Armed Forces Pension Scheme (AFPS) pension liabilities have risen by £25.1bn over the past year to £279.1bn, according to the 2021 annual report and accounts- 22 of the plan.
This included an actuarial loss of £19.6 billion, made up of a loss of £22.4 billion due to changes in actuarial assumptions, as well as a gain of £2.8 billion due to elements of experience arising from pension commitments.
The report also showed that there had been “significant changes” in current service costs and net expenses, with the increase in the percentage of current service costs resulting mainly from a reduction in the real discount rate.
He acknowledged that other factors such as changes in mortality rates, future income assumptions and one-time adjustment costs can also impact the percentage rate, although he clarified that he it was not a dominant factor from year to year. .
There has also been a reduction in the net cash requirement over the past three years, primarily due to the increase in the employer contribution rate from 50.4% of pensionable earnings to 65, 5% from 2019-2020.
More generally, the report found that net spending has fluctuated over recent years, with 2018-19 bringing “a significant increase” in spending due to a £1.9billion provision under the Reparations Scheme of 2015.
Although 2019-20 saw this provision reduced to £0.92 billion, two further provisions totaling £1.04 billion were made relating to the Goodwin case and the Guaranteed Minimum Pension, which offset the changes made to the recourse provision of the 2015 plan.
Work is currently underway on the plan’s next actuarial valuation, which is scheduled for March 31, 2022, and any changes to employer contribution rates as a result of the 2020 valuation are expected to take effect from March 31, 2022. April 2024.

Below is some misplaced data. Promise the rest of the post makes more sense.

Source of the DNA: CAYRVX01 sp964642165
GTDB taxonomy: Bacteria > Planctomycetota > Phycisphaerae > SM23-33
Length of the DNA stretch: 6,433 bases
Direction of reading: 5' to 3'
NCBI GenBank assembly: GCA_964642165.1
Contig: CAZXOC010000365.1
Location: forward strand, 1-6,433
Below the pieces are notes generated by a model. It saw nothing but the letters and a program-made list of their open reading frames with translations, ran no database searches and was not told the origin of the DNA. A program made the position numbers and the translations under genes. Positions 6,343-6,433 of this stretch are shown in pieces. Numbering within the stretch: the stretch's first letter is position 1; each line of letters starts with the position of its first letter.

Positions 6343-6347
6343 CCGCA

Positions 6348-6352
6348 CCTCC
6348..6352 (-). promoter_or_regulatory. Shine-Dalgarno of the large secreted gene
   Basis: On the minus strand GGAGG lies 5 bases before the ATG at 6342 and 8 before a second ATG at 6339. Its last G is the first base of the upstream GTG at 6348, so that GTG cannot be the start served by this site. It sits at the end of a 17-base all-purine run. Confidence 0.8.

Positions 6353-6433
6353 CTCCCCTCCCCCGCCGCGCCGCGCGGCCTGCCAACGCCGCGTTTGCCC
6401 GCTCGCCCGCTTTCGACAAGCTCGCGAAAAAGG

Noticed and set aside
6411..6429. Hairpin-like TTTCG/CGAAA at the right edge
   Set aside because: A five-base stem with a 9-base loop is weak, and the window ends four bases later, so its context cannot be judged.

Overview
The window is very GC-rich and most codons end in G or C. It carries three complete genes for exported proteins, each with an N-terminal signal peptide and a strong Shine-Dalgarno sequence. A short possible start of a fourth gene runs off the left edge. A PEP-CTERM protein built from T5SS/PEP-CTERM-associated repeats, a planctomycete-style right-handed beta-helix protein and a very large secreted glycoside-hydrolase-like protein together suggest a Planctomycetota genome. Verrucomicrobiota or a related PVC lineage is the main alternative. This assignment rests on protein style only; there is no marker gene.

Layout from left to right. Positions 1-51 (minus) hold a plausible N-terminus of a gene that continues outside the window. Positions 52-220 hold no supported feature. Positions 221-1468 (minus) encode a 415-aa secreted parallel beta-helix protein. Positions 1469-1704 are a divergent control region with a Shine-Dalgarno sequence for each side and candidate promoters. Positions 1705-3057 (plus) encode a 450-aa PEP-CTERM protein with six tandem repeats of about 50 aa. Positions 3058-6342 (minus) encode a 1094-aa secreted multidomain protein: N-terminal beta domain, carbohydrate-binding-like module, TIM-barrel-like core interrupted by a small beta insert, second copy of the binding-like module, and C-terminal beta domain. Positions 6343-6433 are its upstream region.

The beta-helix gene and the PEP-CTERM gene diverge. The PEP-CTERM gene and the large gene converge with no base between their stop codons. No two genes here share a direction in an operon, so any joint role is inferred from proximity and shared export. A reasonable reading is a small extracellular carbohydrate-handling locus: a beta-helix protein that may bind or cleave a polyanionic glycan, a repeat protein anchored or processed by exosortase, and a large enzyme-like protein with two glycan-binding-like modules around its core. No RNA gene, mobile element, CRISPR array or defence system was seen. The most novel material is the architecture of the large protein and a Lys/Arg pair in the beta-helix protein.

While the cost cap assessments were put on hold following the McCloud court ruling, the government has since implemented plans for a McCloud remedy and confirmed that the cost cap mechanism calculations would be completed taking into account into account the costs of the transitional protective remedy.
With this in mind, the Department of the Government Actuary has since confirmed that the cost of the AFPS Cost Cap is within the +/-2% corridor specified in the HMT Regulations and that no benefit changes or contributions were not necessary.
The cost cap mechanism is also being reformed as of the 2020 valuation, with the new mechanism only allowing the reformed scheme, having a cost cap corridor increased by +/-3% and including economic control .
Uncertainty remains, however, as the report notes that several unions have filed a joint judicial review application against the government over the inclusion of the costs of the McCloud action in the cost control mechanism.
Although the review was cleared to be heard, the program noted that there were no further details yet on the potential timeline for a hearing.
“Even if the judicial review is successful, it is unclear what relief the court may order, and the government will then have to consider how to proceed next,” he said.
“Any attempt to predict such outcomes, such as any impact on plan liabilities, would be highly speculative at this stage.”